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Facial Feminization Surgery: The Forehead. Surgical Techniques and Analysis of Results

Capitán, Luis M.D., Ph.D.; Simon, Daniel D.D.S.; Kaye, Kai M.D.; Tenorio, Thiago M.D.

Plastic and Reconstructive Surgery: October 2014 - Volume 134 - Issue 4 - p 609–619
doi: 10.1097/PRS.0000000000000545
Cosmetic: Original Articles
Best Paper

Background: Facial feminization surgery encompasses a series of surgical techniques derived from plastic and craniomaxillofacial surgery to soften facial features that are generally perceived as being more masculine, mainly in patients diagnosed with gender dysphoria. This article describes the main surgical techniques used in feminization of the forehead complex, sequences the different steps in forehead reconstruction, evaluates results obtained using cephalometric analysis, and includes the level of patient satisfaction.

Methods: Between January of 2008 and December of 2012, the authors performed a total of 172 forehead operations. The postsurgical results were analyzed using postoperative cephalometric studies that were compared with preoperative teleradiographies. The patients’ level of satisfaction was also evaluated using a satisfaction questionnaire that they filled out after a 6-month postoperative period.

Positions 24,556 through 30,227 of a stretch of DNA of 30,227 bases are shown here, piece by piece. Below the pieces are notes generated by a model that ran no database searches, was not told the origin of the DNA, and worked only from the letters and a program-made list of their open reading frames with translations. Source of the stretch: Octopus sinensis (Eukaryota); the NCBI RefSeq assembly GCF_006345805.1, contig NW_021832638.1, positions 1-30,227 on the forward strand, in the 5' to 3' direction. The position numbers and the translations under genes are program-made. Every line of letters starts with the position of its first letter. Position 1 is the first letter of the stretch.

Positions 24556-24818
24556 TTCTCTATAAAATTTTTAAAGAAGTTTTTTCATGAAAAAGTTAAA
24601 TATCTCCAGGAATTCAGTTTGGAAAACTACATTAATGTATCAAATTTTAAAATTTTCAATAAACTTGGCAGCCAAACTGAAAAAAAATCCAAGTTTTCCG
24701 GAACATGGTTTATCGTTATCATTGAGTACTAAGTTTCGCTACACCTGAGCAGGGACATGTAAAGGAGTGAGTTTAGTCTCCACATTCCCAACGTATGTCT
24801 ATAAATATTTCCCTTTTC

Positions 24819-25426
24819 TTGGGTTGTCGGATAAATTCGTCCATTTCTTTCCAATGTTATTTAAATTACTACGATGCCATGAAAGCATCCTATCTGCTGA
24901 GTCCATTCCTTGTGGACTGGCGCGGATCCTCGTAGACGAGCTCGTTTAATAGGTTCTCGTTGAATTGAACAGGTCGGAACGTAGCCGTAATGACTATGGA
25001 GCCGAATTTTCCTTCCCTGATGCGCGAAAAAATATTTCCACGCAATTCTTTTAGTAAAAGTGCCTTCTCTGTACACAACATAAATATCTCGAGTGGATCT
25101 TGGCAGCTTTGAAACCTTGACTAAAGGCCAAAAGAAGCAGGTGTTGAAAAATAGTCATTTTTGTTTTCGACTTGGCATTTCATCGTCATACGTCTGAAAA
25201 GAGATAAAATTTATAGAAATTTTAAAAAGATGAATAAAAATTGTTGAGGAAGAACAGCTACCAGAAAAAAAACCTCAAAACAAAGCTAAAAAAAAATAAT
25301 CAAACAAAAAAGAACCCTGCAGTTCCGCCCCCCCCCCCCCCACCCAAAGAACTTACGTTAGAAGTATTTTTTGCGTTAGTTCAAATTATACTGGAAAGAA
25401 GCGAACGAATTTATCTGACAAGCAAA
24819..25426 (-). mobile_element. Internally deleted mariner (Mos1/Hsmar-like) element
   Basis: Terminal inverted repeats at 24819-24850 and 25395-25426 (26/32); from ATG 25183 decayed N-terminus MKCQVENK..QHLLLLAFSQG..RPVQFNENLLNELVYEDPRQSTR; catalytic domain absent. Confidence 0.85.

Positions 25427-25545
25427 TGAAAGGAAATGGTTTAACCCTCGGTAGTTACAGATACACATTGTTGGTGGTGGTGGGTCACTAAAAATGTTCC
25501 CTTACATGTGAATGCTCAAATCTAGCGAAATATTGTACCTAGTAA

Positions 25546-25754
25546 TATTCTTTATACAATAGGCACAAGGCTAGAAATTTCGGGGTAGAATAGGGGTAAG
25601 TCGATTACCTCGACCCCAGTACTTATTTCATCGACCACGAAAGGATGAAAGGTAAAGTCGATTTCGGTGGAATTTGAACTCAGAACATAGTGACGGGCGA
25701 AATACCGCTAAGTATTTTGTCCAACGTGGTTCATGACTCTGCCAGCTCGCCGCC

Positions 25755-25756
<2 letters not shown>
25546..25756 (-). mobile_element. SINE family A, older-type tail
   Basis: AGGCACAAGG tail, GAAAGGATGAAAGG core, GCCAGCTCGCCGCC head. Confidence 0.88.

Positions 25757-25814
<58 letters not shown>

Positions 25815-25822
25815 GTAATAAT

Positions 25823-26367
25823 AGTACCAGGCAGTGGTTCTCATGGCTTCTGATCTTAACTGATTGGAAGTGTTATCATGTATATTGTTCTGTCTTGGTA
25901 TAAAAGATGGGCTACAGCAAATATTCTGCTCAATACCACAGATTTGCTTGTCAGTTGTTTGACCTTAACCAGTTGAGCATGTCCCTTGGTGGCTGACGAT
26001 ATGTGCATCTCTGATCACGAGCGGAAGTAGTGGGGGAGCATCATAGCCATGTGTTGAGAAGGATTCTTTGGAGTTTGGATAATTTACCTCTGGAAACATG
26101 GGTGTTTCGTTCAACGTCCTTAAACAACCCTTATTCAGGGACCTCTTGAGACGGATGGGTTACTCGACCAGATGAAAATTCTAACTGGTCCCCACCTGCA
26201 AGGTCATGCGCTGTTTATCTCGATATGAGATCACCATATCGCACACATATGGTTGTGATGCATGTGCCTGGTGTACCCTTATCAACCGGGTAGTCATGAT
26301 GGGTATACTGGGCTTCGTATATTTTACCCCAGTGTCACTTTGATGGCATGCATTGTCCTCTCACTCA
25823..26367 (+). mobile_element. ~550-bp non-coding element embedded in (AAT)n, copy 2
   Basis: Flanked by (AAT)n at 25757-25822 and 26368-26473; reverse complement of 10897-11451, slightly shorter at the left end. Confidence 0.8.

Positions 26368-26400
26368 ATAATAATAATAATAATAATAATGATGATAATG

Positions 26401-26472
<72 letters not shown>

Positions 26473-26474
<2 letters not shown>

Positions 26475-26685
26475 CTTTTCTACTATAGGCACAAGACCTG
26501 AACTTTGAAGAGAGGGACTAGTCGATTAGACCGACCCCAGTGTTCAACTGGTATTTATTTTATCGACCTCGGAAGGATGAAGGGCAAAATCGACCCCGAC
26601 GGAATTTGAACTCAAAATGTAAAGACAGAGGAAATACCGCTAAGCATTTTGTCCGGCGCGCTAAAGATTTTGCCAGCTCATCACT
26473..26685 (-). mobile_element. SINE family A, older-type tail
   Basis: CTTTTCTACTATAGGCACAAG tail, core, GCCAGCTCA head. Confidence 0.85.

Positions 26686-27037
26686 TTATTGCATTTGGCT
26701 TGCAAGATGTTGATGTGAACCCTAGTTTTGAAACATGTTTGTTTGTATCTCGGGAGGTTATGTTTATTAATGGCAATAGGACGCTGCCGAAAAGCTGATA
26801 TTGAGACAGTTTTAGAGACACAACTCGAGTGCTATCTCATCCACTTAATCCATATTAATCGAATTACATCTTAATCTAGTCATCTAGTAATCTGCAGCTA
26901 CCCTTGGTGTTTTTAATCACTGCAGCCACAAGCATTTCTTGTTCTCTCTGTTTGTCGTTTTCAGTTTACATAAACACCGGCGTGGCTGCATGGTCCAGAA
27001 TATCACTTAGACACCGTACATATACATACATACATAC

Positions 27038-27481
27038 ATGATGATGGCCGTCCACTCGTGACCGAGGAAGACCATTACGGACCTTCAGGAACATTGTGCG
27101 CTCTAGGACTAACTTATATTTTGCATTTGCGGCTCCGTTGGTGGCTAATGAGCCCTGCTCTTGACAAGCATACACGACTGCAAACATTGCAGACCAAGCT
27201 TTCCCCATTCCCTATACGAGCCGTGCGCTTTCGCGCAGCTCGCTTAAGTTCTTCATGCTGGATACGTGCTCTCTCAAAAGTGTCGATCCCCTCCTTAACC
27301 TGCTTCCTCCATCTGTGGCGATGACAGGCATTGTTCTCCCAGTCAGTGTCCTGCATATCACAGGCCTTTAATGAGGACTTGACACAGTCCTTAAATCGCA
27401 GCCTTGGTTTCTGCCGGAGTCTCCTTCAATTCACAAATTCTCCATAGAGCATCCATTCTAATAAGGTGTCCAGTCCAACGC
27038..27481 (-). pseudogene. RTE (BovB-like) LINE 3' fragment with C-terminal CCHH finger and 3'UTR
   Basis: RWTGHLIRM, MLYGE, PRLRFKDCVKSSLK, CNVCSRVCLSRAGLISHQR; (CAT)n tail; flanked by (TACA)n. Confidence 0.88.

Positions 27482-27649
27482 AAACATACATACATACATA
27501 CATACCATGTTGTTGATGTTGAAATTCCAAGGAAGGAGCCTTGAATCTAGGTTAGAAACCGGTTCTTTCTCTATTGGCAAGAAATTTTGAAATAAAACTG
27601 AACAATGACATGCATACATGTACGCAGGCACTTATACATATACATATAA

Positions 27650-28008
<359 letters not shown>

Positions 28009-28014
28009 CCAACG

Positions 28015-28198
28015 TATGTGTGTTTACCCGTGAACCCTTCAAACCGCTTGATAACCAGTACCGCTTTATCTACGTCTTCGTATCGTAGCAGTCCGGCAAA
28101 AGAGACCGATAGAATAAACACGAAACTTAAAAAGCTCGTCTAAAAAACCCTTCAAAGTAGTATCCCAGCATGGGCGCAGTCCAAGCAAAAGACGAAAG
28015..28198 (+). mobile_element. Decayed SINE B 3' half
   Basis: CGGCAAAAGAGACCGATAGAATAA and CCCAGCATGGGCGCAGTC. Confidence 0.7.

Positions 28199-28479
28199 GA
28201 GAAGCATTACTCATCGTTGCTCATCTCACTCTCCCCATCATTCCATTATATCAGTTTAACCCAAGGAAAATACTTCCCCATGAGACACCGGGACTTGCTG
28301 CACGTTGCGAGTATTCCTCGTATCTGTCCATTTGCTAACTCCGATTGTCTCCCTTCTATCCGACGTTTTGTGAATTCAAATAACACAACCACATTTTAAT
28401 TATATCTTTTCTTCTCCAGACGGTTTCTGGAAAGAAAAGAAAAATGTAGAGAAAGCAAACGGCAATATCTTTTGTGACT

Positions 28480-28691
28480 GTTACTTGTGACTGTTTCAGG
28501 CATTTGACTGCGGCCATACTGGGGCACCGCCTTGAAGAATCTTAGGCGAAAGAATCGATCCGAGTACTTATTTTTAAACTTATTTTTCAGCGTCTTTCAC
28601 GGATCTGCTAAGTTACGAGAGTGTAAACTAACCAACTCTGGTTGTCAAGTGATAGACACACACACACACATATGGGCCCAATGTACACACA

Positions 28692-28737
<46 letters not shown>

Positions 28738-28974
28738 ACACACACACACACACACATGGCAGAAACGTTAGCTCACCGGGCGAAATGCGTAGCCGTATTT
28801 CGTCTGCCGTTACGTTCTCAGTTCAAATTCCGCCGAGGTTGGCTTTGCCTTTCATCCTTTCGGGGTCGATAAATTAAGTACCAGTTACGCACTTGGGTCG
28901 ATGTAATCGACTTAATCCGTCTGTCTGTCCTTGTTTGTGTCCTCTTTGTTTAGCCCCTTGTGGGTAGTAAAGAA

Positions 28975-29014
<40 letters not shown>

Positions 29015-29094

Results: Along with an evaluation of patient satisfaction and clinical and cephalometric results where significant setback of the frontal bossing was observed, the authors present the sequencing of frontonasal-orbital reconstruction/recontouring with systematic osteotomy of the anterior wall of the frontal sinus in addition to developing a modification of the standard coronal approach.

Conclusions: By treating the forehead region with the different surgical procedures described in this article, masculine facial features of the upper third can be modified with predictable and satisfactory results. Facial feminization surgery must be considered part of the process of treating patients with gender dysphoria, because the modification and elimination of masculine facial features allows these patients to adapt more easily to the workplace and social and family environments.


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Marbella, Málaga, Spain

From the MHC International Hospital, Facial Team Surgical Group.

Received for publication August 3, 2013; accepted January 28, 2014.

Disclosure: The authors have no financial interest to declare in relation to the content of this article.

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Luis Capitán, M.D., MHC International Hospital, Facial Team Surgical Group, Marbella, Málaga, Spain

©2014American Society of Plastic Surgeons